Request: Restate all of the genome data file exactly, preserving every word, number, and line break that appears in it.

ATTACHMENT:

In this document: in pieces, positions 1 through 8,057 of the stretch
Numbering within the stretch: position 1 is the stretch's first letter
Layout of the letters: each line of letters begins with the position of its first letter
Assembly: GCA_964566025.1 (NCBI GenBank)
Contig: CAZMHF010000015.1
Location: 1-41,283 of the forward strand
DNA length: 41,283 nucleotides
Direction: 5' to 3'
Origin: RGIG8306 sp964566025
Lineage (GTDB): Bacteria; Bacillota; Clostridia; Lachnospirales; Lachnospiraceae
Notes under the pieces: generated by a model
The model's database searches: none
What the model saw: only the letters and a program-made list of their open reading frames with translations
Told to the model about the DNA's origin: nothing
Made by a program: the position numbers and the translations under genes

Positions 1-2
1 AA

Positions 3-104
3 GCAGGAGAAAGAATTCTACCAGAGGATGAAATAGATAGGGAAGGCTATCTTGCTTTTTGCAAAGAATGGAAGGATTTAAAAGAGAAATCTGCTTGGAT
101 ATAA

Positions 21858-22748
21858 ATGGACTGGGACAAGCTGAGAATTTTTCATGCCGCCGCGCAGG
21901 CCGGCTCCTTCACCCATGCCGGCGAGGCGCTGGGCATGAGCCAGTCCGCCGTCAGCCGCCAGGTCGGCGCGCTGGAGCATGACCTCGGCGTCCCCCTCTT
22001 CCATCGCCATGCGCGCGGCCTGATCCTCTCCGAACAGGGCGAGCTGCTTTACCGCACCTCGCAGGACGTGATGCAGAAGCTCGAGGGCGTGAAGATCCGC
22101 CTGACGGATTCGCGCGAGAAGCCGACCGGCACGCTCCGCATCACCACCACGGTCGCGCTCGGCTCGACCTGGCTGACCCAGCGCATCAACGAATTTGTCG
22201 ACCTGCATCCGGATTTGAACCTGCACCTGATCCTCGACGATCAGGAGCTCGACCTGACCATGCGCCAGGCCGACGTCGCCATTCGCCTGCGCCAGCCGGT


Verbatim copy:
In this document: in pieces, positions 1 through 8,057 of the stretch
Numbering within the stretch: position 1 is the stretch's first letter
Layout of the letters: each line of letters begins with the position of its first letter
Assembly: GCA_964566025.1 (NCBI GenBank)
Contig: CAZMHF010000015.1
Location: 1-41,283 of the forward strand
DNA length: 41,283 nucleotides
Direction: 5' to 3'
Origin: RGIG8306 sp964566025
Lineage (GTDB): Bacteria; Bacillota; Clostridia; Lachnospirales; Lachnospiraceae
Notes under the pieces: generated by a model
The model's database searches: none
What the model saw: only the letters and a program-made list of their open reading frames with translations
Told to the model about the DNA's origin: nothing
Made by a program: the position numbers and the translations under genes

Positions 1-2
1 AA

Positions 3-104
3 GCAGGAGAAAGAATTCTACCAGAGGATGAAATAGATAGGGAAGGCTATCTTGCTTTTTGCAAAGAATGGAAGGATTTAAAAGAGAAATCTGCTTGGAT
101 ATAA

Positions 21858-22748
21858 ATGGACTGGGACAAGCTGAGAATTTTTCATGCCGCCGCGCAGG
21901 CCGGCTCCTTCACCCATGCCGGCGAGGCGCTGGGCATGAGCCAGTCCGCCGTCAGCCGCCAGGTCGGCGCGCTGGAGCATGACCTCGGCGTCCCCCTCTT
22001 CCATCGCCATGCGCGCGGCCTGATCCTCTCCGAACAGGGCGAGCTGCTTTACCGCACCTCGCAGGACGTGATGCAGAAGCTCGAGGGCGTGAAGATCCGC
22101 CTGACGGATTCGCGCGAGAAGCCGACCGGCACGCTCCGCATCACCACCACGGTCGCGCTCGGCTCGACCTGGCTGACCCAGCGCATCAACGAATTTGTCG
22201 ACCTGCATCCGGATTTGAACCTGCACCTGATCCTCGACGATCAGGAGCTCGACCTGACCATGCGCCAGGCCGACGTCGCCATTCGCCTGCGCCAGCCGGT